Community service organization offers grants

Posted July 25, 2010, at 9:02 p.m.

BANGOR, Maine — Maine volunteer organizations looking to get a financial boost this year now have a chance to apply for $35,000 in planning grants from the Maine Commission for Community Service.

The commission announced the AmeriCorps planning grants earlier this month. The money will be used by organizations to apply for more grants offered next year through federal and state competitions.

The grants the commission is offering range from $12,000 to $15,000, according to commission spokesman Michael Ashmore. They are intended to help organizations in the state develop a robust application for state and national competitions. Applicants have until 2 p.m. Aug. 4 to submit their electronic and paper applications for the grants.

AmeriCorps is part of the Corporation for National and Community Service, a government entity dedicated to service programs throughout the United States. The National and Community Service Trust Act created the corporation in 1993. The commission is the distributor of AmeriCorps funding in Maine.

Ashmore said national grant competitions are complex enough that the commission encourages applicants to spend six months or a year planning their applications. The planning grants it is now offering are designed to help organizations create applications, and they come with technical assistance from the commission.

“It’s a challenge even for folks to apply,” Ashmore said. “Nonprofits are under a lot of stress right now because of lower funding and the economic downturn.”

One organization boosted by AmeriCorps in the past is Trekkers, a nonprofit mentoring program in Tenants Harbor that connects adults with children through community service and education. Don Carpenter, executive director of Trekkers, said, “Without AmeriCorps, we would not be where we are today.”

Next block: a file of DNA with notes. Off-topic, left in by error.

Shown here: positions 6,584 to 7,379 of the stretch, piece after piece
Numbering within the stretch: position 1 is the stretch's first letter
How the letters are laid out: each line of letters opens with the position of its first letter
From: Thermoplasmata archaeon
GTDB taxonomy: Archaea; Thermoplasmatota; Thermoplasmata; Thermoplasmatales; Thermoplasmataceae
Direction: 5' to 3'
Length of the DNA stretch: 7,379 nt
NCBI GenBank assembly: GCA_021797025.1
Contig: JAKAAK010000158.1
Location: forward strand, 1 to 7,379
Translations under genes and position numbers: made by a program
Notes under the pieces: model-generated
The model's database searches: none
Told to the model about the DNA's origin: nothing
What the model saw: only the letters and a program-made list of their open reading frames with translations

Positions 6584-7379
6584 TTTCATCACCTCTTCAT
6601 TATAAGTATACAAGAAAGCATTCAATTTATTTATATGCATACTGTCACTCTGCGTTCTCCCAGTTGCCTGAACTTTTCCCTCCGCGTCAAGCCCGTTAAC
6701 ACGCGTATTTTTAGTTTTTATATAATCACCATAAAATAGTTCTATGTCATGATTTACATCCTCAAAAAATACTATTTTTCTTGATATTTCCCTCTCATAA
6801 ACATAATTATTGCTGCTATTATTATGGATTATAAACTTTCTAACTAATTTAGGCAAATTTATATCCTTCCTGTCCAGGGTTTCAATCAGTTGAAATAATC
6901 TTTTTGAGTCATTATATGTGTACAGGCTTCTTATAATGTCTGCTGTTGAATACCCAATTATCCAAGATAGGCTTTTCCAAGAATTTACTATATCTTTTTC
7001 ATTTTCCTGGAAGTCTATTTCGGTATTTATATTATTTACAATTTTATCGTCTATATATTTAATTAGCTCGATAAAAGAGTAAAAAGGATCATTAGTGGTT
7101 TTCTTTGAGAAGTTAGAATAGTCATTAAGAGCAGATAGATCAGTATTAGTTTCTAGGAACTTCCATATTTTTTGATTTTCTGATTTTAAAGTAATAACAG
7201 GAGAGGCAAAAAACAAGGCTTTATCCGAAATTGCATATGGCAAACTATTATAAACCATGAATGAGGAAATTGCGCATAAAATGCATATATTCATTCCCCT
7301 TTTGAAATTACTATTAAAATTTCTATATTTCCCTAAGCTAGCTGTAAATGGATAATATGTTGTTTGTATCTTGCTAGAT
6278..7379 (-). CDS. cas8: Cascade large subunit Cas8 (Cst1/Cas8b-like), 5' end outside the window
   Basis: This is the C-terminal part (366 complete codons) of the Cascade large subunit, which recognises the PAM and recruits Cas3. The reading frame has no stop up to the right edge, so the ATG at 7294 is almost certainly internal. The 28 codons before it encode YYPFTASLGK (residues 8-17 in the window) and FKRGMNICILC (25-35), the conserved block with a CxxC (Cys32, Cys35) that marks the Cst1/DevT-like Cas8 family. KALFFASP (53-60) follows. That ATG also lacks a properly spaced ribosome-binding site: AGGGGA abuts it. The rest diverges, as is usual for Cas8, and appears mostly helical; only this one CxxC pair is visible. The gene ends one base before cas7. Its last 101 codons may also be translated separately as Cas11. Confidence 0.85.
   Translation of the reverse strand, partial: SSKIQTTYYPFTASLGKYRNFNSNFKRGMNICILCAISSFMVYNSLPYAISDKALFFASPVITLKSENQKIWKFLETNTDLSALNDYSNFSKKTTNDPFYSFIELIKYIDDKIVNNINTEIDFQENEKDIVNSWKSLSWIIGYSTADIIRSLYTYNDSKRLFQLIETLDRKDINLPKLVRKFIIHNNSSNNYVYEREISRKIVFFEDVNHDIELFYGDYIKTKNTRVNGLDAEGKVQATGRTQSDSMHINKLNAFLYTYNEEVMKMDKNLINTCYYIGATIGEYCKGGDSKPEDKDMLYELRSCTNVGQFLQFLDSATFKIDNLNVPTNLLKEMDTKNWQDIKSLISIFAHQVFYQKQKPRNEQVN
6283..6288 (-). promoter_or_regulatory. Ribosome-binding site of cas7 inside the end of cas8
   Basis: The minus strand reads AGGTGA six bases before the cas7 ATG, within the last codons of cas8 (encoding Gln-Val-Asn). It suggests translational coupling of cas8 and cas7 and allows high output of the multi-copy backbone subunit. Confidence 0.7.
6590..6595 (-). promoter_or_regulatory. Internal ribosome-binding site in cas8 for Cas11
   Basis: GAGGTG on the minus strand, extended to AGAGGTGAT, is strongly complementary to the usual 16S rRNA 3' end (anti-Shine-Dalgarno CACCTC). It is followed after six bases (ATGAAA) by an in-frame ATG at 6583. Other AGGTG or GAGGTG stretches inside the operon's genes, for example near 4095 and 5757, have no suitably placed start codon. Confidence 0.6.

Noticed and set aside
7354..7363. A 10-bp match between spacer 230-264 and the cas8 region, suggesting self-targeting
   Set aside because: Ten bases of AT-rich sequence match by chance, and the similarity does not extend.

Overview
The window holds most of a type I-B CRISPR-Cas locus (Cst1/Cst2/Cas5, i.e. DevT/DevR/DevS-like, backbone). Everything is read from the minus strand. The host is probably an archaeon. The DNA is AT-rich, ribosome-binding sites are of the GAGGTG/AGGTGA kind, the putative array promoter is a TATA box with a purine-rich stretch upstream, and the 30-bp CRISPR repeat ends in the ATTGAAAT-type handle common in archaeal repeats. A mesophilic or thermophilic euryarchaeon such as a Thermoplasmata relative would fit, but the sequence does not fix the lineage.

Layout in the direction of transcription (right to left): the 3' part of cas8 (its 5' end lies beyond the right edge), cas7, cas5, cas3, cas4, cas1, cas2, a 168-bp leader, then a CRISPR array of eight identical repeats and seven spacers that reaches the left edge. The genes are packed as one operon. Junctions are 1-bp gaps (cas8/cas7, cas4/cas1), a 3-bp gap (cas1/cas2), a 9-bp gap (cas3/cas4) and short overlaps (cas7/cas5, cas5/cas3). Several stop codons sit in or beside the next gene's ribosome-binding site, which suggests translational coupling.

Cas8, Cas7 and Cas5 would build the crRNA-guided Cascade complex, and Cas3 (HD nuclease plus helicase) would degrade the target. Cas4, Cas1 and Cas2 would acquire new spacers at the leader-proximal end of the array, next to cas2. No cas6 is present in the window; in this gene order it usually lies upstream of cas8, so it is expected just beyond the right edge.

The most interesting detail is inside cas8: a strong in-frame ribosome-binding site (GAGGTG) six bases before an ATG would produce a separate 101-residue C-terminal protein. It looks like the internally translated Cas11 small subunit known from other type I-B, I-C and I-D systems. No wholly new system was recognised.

Trekkers has approximately 75 volunteers and only two full-time staff members, as well as an AmeriCorps volunteer. It works with about 160 students every year, and that number will likely go up in the near future because of Maine’s school consolidation. Carpenter said Trekkers probably would need even more help from AmeriCorps in the future.

“We’ve had an AmeriCorps person here for a number of years. It’s fantastic,” Carpenter said.

Carpenter said Trekkers has a 92 percent retention rate for seventh-grade students who enter the program and stay with it until they graduate from high school.

Trekkers was reapproved this spring as an AmeriCorps site, meaning it can bid for AmeriCorps volunteers for the coming school year. It can’t apply for the planning grants because it is already an AmeriCorps member, but it greatly benefits from AmeriCorps volunteers, Carpenter said.

Officials from Families and Children Together, a Bangor-based nonprofit, said they use two AmeriCorps volunteers and aren’t familiar with the planning grants being offered. But they did mention they might be interested in learning more about them and the Maine Commission for Community Service. Families and Children Together helps children who are experiencing emotional and behavioral problems.

The application process for the planning grants will place emphasis on proposals from Aroostook, Franklin, Hancock, Kennebec, Oxford, Penobscot, Waldo and Washington counties because they are areas considered underserved, according to Ashmore.

The commission usually funds three organizations during each triennial grant cycle, Ashmore said, but last year AmeriCorps money funded only one. Despite 41 groups expressing interest in the spring of 2010, none was able to complete the application in time. Therefore, there was money left over, which is what the commission is now offering as planning grants.

The grants cannot be used to support AmeriCorps members or supplement the operations of an existing program, according to a statement by the commission, but several types of organizations can apply for the grants, including private or public nonprofits, state and local government and Native American tribal governments.

There are 120 to 130 AmeriCorps volunteers in Maine, whose efforts range from working with children with disabilities to weatherizing homes, according to Ashmore.

The Corporation for National and Community Service gave $1,342,051 in education awards to Maine volunteers for 2009 and 2010, and provided $2,607,683 in AmeriCorps funding in the same time period.

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